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Burden and Risk Assessment of Foodborne Disease

  • Brecht Devleesschauwer
  • Robert L. Scharff
  • Barbara B. Kowalcyk
  • Arie H. Havelaar
Chapter
Part of the Food Microbiology and Food Safety book series (FMFS)

Abstract

Foodborne illness is typically associated with acute gastroenteritis, caused by intestinal infection by bacteria, viruses, or parasites. The actual scope of foodborne disease is however much broader than this. Intestinal infections with common pathogens such as Campylobacter or Salmonella may result in disabling complications, long-term health outcomes, or even death. Furthermore, foodborne hazards include a broad range of microbiological and chemical agents, several of which are able to cause extra-intestinal disease, e.g., central nervous system manifestations due to congenital toxoplasmosis or cancer due to heavy metal exposure.

In addition to the health impacts, the economic burden of foodborne disease affects many segments of society, e.g., the individual who becomes sick from consuming tainted food, the retailer who sells the contaminated product, the food producer who allows contamination, and the government agencies that monitor, investigate, and regulate all incur costs from foodborne disease. Accordingly, economists have been very interested in assessing the costs associated with foodborne disease.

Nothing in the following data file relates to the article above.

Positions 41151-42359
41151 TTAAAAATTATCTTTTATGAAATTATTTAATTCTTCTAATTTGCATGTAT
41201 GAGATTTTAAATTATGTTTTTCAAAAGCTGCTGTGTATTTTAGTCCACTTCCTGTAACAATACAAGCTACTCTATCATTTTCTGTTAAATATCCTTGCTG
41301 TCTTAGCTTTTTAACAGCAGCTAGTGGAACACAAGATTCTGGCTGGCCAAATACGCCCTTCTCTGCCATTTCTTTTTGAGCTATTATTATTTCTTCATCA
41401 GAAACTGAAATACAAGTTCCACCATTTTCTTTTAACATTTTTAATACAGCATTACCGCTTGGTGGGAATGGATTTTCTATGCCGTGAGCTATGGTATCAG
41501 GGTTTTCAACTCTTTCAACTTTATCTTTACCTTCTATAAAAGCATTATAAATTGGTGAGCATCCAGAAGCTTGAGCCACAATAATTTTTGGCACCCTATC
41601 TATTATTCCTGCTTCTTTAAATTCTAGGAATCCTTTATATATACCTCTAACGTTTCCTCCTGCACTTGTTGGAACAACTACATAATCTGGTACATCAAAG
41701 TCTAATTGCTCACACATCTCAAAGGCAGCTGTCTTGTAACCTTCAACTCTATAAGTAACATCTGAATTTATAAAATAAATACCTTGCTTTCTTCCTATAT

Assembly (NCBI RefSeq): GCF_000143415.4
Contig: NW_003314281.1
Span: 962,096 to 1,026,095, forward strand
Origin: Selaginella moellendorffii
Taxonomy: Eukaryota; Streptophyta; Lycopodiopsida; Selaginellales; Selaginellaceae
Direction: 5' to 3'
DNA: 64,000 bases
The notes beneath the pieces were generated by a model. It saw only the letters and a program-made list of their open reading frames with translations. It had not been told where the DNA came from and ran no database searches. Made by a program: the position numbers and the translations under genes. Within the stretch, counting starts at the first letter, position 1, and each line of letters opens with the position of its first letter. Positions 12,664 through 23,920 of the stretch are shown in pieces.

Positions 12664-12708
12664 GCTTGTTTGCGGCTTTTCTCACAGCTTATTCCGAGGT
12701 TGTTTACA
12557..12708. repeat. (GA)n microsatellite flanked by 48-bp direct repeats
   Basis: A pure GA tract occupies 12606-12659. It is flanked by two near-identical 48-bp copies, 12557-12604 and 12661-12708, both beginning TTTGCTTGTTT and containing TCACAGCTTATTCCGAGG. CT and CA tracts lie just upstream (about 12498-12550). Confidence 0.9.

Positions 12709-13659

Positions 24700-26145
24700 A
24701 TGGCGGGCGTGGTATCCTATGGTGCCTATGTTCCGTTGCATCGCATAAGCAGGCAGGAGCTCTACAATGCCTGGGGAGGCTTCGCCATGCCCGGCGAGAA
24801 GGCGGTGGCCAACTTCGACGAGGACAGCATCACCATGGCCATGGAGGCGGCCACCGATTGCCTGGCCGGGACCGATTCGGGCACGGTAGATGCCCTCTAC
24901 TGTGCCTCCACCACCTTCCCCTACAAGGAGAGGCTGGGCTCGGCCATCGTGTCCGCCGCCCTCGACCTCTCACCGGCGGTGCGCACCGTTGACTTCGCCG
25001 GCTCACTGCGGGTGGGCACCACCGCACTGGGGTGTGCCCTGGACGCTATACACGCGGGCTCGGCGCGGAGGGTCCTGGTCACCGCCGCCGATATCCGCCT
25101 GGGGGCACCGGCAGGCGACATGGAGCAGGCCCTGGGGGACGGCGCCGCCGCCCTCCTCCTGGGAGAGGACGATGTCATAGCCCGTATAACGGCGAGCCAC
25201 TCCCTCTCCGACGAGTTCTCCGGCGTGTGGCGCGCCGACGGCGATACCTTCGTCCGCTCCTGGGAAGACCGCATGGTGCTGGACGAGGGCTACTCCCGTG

In this chapter, we present an overview of the key methodological approaches that have been used to generate estimates of the health and economic burden of foodborne disease.

Keywords

Burden Economic impact Foodborne disease Health impact 

Abbreviations

DALY

Disability-adjusted life year

EFSA

European Food Safety Authority

FDA

Food and Drug Administration

FSMA

Food Safety Modernization Act

GBD

Global Burden of Disease

QALY

Quality-adjusted life year

QoL

Quality of life

RASFF

Rapid Alert System for Food and Feed

SMPH

Summary measure of population health

VSL

Value of statistical life

VSLY

Value for a statistical life year

WHO

World Health Organization

WTA

Willingness to accept

WTP

Willingness to pay

YLD

Years lived with disability

YLL

Years of life lost

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Copyright information

© Springer International Publishing AG, part of Springer Nature 2018

Authors and Affiliations

  • Brecht Devleesschauwer
    • 1
  • Robert L. Scharff
    • 2
  • Barbara B. Kowalcyk
    • 3
    • 4
    • 5
  • Arie H. Havelaar
    • 6
  1. 1.Department of Public Health and SurveillanceScientific Institute of Public Health (WIV-ISP)BrusselsBelgium
  2. 2.Department of Human SciencesThe Ohio State UniversityColumbusUSA
  3. 3.Department of Food Science and TechnologyThe Ohio State UniversityColumbusUSA
  4. 4.RTI InternationalResearch Triangle ParkUSA
  5. 5.Center for Foodborne Illness Research and PreventionRaleighUSA
  6. 6.Department of Animal Sciences, Institute for Sustainable Food SystemsEmerging Pathogens Institute, University of FloridaGainesvilleUSA

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